When he announced Apple Stores, for example, one consultant declared, “I give them two years before they’re turning out the lights on a very painful and expensive mistake.” By 2010, the Apple store grossed more per square foot than any store in the world, and grossed more in total than any store in New York, including Saks and Bloomindale’s.

  7. Integrate software and hardware.
    From the beginning, Jobs demanded integrating software and hardware. He was often and openly criticized for this. Refusing to waiver, however, paid off allowing Apple to transform the entire technology industry by turning the personal computer into a “digital hub” that coordinated a variety of devices, from music players to video cameras. 

    “Microsoft wrote software, Dell and Compaq made hardware, Sony produced a lot of digital devices, Adobe developed a lot of applications.” Unlike the other guys, Apple was in a position to do it all. Hello, iTunes, iPhone, iPod, and iPad!

  8. Follow a simple set of marketing principles.
    Apple investor and chairman Mike Markkula developed “The Apple Marketing Philosophy,” which outlined three marketing principles that guide Apple to this day:
    •   Empathy: Connect intimately with the feelings of customers; understand them better than any other company.
    •   Focus: Pour energy into a few core opportunities; eliminate all others.
    •   Impute: Present products in a creative, professional manner; people do judge a book by its cover.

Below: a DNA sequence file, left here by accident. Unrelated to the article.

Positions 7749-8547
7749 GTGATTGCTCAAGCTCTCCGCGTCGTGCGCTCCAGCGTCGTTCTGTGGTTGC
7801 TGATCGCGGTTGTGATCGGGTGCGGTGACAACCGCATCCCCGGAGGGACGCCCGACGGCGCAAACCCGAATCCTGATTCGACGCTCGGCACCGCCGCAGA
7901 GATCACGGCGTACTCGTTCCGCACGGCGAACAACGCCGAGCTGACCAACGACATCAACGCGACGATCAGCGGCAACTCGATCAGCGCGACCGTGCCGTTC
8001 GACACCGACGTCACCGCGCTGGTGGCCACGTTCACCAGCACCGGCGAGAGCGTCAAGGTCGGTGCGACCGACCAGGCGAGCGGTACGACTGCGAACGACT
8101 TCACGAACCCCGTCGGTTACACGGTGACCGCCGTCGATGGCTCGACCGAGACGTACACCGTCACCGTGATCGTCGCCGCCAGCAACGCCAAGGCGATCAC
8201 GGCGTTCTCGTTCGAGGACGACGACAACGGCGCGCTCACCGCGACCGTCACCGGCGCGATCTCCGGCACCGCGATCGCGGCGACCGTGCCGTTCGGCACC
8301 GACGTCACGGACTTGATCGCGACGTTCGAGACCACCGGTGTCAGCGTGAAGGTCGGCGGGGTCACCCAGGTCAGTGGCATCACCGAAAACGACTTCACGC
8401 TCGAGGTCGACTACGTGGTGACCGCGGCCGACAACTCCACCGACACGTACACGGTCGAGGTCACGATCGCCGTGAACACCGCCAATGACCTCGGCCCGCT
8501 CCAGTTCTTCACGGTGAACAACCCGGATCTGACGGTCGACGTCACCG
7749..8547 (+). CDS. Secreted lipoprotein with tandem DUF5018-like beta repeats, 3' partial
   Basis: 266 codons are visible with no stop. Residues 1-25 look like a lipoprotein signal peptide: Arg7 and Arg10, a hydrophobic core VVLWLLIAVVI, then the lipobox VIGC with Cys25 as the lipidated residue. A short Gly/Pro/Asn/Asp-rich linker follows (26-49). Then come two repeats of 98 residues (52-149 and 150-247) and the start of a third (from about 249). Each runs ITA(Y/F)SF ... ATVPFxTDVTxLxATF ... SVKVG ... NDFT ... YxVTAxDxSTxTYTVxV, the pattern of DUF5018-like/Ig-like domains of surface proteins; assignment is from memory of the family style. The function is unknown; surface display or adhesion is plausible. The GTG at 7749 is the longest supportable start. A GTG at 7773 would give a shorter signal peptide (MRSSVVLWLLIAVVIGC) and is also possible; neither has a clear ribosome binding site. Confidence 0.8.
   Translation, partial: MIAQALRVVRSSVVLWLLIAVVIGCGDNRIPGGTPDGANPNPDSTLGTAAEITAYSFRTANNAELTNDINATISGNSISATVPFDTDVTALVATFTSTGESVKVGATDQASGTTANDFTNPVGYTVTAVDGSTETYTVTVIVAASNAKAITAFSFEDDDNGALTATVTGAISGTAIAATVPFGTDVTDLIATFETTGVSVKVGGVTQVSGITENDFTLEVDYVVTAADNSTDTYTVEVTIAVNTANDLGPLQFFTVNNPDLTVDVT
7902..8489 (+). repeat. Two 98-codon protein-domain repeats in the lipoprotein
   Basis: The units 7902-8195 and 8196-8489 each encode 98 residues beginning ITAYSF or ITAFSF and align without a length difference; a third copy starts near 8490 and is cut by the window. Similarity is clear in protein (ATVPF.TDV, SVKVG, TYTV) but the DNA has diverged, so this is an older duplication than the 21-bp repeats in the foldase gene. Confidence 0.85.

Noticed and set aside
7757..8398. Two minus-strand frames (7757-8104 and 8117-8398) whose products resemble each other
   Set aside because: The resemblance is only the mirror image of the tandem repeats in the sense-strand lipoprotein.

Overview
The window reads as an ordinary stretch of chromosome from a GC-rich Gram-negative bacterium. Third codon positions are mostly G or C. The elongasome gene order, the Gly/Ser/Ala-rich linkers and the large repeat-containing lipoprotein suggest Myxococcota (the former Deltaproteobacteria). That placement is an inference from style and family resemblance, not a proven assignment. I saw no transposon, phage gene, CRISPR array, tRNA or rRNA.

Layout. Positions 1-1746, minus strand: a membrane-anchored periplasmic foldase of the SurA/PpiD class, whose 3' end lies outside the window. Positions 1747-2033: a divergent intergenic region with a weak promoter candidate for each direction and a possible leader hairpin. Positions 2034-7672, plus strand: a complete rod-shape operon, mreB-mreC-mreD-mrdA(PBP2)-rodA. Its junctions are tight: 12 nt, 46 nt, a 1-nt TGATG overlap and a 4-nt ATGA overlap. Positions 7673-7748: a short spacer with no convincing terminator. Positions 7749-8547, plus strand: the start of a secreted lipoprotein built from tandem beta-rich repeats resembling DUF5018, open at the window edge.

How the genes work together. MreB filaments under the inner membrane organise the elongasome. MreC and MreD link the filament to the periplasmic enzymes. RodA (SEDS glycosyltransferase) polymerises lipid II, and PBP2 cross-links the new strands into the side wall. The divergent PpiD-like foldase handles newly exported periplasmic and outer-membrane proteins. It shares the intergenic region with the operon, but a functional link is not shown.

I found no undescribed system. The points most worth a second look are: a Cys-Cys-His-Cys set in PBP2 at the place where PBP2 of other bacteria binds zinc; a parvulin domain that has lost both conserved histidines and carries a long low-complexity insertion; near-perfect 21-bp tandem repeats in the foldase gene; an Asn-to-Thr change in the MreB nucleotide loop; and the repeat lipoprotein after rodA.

9. Quality design always matters.
    Jobs learned superior craftsmanship from his dad, who taught him to do things right even when people would never know the difference. Jobs took this to heart making sure even the interior design of Apple’s products was beautiful.

10. Play at the intersection of humanities and science.
Jobs held steadfastly to the belief that the real magic happens when art and science converge. This was a huge competitive advantage over other technology companies such as Microsoft, and Jobs believed this combination is the key to the future.

11. If something isn’t right, fix it.
After months of prototyping the Apple store, Ron Johnson (hired to develop the stores) realized they had something fundamentally wrong. It would mean changing everything. Jobs said, “I’m tired. I don’t know if I can design another store from scratch.” But, he did. The team started over and the results speak for themselves. “If something isn’t right, you can’t just ignore it and say you’ll fix it later,” he said. “That’s what other companies do.”

12. Make decisions quickly when the situation merits it.
When Jobs returned to Apple, he wanted to re-price stock options to stop the hemorrhaging of top employees. The Board proposed a study. Knowing this could take months, Jobs demanded immediate approval or said he would quit. He got his way, and it worked.

13. Random collisions breed creativity. Design space for them.